February 15, 2016 - 11:09pm EST by
2016 2017
Price: 38.70 EPS 2.75 0
Shares Out. (in M): 10 P/E 14 0
Market Cap (in $M): 375 P/FCF 0 0
Net Debt (in $M): 25 EBIT 0 0
TEV (in $M): 400 TEV/EBIT 0 0

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  • Small Cap
  • Life Insurance
  • two posts in one day


I would like to recommend Kansas City Life Insurance (KCLI) as a long. You might imagine from the
company’s name that it was involved in life insurance (and annuities) and based in Kansas City. You’d be
right. Indeed, this is a surprisingly boring company at a surprisingly attractive price.
A little background. KCLI started in 1895 and is controlled by the Vogel family (insiders own about 69%
of the outstanding stock). They operate in 49 states and Washington DC. They have about $29 billion of
life insrance in force, $3.4 billion in assets, $3.1 billion in liabilities, and about $339 million in equity.
Like most life insurance companies, low rates for the past decade have not been kind, resulting in an
ROE of around 4% today. If/when interest rates rise, ROEs should too (across the sector).
Another reason for KCLI’s low ROE is due to the conservative balance sheet. For example, the 25 leading
life insurance companies (Aetna, Allstate, Hartford, Northwestern Mutual, …) have an average of
approximately 105.5% assets to liabilities; KCLI has 111.0%. KCLI is also more liquid than most
competitors, with 72% of liabilities against liquid assets vs. 43% for the 25 leading competitors. Most of
the liquid assets are bonds, with only a small slice of equities.  The company has essentially no debt.
After many years of being fully public, the company deregistered with the SEC on December 15 with a
250 for 1 reverse/forward split. Odd lot shareholders were cashed out at $52.50 per share (vs. ~$39
trading price today, approximately two months later). That may seem like a substantial premium, and it
is, but it was in fact a 24% discount to the company’s 9/30/2015 book value of ~$69. Perhaps this
explains why the company was willing to cash out a large number of odd lots, totaling about 8.5% of the
outstanding shares (hrm…).  Before the repurchase the company had no debt, but I believe they had to
borrow against their line to fund the repurchase.
Book value is probably now $71 or so, i.e. it is trading today around 55% of book value and at a 26%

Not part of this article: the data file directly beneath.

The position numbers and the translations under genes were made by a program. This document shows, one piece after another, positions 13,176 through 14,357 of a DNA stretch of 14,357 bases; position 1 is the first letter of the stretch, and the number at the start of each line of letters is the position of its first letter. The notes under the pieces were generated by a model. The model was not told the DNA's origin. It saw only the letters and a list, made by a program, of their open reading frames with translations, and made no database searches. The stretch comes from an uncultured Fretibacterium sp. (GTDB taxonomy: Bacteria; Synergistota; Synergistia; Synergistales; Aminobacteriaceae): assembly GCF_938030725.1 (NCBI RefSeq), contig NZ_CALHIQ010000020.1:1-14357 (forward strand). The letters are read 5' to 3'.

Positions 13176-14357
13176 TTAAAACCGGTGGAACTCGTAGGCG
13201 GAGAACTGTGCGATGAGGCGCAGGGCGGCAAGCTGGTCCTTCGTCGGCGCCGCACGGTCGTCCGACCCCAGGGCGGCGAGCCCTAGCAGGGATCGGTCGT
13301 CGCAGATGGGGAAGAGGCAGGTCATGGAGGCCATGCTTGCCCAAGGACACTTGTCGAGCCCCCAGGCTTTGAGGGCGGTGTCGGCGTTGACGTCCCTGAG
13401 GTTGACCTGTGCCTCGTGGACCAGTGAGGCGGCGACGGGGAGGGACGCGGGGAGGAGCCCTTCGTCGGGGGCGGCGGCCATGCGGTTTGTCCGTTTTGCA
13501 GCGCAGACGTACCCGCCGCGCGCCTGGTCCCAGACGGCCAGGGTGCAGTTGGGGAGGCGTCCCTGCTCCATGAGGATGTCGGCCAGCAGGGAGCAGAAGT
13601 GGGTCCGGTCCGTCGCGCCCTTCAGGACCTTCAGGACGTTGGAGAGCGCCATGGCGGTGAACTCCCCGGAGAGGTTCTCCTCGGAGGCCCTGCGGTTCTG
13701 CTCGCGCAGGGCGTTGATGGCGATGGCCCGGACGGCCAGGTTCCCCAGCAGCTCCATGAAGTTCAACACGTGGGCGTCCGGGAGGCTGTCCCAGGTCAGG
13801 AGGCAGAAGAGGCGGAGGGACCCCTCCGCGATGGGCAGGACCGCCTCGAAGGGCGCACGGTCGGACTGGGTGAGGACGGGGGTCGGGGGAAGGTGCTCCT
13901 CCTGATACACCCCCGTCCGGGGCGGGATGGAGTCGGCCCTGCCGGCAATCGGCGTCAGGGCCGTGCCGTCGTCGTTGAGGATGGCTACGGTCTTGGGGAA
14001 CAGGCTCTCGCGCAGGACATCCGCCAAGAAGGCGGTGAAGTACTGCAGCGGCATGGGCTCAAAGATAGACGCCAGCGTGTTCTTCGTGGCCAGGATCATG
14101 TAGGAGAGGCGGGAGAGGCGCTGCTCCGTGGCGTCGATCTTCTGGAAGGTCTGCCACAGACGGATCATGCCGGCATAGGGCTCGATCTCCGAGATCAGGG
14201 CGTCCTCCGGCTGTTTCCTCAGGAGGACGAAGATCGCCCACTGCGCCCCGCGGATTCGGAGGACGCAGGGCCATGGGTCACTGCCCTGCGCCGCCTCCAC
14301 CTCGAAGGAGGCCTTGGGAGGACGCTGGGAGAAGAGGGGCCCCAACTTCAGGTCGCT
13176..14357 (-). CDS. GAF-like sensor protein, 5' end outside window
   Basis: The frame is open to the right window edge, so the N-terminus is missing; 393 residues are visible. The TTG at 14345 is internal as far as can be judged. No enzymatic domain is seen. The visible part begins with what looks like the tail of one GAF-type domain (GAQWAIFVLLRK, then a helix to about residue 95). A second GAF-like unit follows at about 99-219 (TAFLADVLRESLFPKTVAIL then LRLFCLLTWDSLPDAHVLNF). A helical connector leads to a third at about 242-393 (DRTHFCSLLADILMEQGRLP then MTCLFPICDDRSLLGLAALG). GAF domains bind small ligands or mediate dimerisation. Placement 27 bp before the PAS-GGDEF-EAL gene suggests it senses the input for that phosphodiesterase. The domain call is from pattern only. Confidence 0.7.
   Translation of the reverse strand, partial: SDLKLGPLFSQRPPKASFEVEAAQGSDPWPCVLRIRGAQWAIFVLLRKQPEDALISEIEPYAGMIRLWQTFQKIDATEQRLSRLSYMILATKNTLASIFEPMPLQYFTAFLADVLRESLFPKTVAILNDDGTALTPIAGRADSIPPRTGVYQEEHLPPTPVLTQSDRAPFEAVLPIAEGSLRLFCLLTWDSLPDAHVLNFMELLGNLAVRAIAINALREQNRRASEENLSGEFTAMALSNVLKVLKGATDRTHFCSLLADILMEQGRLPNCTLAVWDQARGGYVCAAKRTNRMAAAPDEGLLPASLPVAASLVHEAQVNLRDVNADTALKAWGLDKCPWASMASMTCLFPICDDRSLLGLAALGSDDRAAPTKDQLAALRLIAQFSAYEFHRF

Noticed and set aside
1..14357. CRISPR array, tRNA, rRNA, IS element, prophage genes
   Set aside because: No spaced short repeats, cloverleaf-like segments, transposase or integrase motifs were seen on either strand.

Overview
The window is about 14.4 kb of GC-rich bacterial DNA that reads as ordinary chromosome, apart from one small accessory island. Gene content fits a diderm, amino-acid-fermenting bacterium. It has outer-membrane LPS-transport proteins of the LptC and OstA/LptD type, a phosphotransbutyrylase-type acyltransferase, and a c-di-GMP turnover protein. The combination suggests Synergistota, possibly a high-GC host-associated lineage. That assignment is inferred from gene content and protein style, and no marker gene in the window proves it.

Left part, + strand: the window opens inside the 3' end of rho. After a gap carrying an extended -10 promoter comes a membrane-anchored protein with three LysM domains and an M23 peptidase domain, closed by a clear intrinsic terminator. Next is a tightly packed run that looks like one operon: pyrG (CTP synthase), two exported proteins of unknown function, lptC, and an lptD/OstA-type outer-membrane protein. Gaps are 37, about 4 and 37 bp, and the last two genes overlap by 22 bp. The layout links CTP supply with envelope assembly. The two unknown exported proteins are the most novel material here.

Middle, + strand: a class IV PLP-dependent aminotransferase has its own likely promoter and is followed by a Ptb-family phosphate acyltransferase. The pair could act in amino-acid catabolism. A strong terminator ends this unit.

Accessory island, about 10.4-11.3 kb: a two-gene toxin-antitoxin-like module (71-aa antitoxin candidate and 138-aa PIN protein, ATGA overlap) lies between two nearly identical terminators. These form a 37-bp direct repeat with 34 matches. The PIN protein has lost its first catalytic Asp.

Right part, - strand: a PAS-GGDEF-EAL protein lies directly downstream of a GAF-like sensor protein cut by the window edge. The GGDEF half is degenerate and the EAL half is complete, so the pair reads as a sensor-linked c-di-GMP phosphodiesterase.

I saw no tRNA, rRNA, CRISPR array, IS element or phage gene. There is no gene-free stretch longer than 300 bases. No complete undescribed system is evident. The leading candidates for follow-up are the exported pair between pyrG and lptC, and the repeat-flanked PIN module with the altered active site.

discount to where the company was willing to buy back substantial amounts of stock two months ago.
The company has a history of buying back stock over the years at perhaps 2/3 of book value (~$47
today). They also pay a dividend, $1.08, for 2.8% yield. I expect them to continue to buy back stock
over time; to the extent the stock stays at a high discount to book that should advantage remaining
The combination of low (current) ROE and significant discount to book results in a middling P/E of ~14,
not very exciting. Earnings may grow due to three factors: possible increase in interest rates
(someday!); decrease in costs due to no longer being SEC-reporting; and share repurchases at
substantial discounts to book value. There’s also some chance of growth in the actual life insurance
business, although that’s hasn’t happened recently. On the other hand, SEC reporting requirements can
take a lot of management time and attention, so perhaps there’s some hope there as well.
One obvious concern when companies deregister is how they will treat outside minority shareholders.
KCLI has joined OTCQX, indicating a desire to communicate on a regular basis and in good quality:
“Kansas City Life Insurance Company is very happy to be a part of OTCQX,” said R. Philip Bixby,
President, Chief Executive Officer and Chairman of the Board of Kansas City Life. “We believe
the robust market offered by OTCQX will provide a transparent, informative and effective
trading platform to promote strong share liquidity for our shareholders.”
I think it’s clear that the company is selling well under what a private acquirer would pay for the whole
business, which should be at least book value. Although the Vogel family does not seem to be
interested in monetizing any time soon, such actions are rarely predictable by outsiders, since the key
decision often revolves around internal family dynamics as much or more than the general market.
In the meantime, shareholders earn a reasonable dividend, participate in stock buybacks, have a
conservative option on rates increasing, and may enjoy a rerating higher to a more typical 66-75%
discount to book ($47-53, between 21-36% higher). Many mutual funds e.g. Vanguard owned blocks of
shares that they had to sell after the deregistration; since then bears have been out & growling so there
was no bounce after the forced selling. It’s reasonable to hope that when the dust clears some people
will be attracted to the conservative folks in Kansas City selling at a big discount to book.


I do not hold a position with the issuer such as employment, directorship, or consultancy.
I and/or others I advise do not hold a material investment in the issuer's securities.


Mostly just cheap, but may re-rate when the selling pressure comes out and/or when they file a decent OTCQX annual report.  Earnings should go up if rates increase.  Stock buybacks.

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